Ecosystem-based fisheries management (EBFM) is a holistic framework that has been proposed to incorporate ecological factors that are relevant to fishing into management decisions. These include oceanographic conditions, habitat, and predator-prey interactions. Implementing EBFM requires a means to assess how such factors affect fish populations, as well as the impact of fishing in that context. A common way to do this is to build mathematical models that explicitly include multiple species or an entire ecosystem, but managers do not always have the data required to apply such models to their systems.
With this project, Dr. Steve Munch will further develop an innovative method to forecast fish abundance, known as empirical dynamic modeling, or EDM. This method can account for ecosystem considerations even when data are limited. And unlike ecosystem models, it makes forecasts using only past trends in the data, so there is no need for an equation or model that constrains how ecosystem factors affect abundance. This makes for a flexible approach that can detect a wide range of possible patterns.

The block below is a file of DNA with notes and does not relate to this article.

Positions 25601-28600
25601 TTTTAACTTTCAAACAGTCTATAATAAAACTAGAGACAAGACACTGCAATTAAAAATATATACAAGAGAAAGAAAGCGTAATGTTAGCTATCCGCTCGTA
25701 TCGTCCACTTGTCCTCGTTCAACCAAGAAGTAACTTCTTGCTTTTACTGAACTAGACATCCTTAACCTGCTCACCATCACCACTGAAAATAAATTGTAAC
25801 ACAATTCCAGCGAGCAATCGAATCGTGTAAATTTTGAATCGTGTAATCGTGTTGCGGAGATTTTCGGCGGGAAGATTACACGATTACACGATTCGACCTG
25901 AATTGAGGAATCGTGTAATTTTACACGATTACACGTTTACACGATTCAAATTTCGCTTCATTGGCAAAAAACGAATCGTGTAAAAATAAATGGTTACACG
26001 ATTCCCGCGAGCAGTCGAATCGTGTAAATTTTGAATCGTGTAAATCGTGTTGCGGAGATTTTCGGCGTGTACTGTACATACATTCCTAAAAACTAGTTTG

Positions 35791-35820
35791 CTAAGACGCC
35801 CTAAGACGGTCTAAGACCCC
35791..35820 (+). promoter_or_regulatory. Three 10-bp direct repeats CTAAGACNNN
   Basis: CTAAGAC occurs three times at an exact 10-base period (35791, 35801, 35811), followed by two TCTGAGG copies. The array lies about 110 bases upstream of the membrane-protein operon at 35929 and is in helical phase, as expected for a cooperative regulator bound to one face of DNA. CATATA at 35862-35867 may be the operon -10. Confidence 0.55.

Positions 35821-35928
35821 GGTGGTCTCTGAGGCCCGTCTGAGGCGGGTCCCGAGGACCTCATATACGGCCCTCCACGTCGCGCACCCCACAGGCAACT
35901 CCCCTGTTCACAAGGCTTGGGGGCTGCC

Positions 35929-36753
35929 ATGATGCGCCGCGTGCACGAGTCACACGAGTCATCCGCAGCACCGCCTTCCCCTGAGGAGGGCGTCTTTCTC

Dr. Munch will test this approach on a diverse group of fisheries, such as Georges Bank cod, Pacific halibut, Chinook salmon, and Atlantic silversides. He also plans to develop software tools to apply it to additional U.S. fisheries, and to present these tools at a series of workshops at NOAA’s fishery science centers.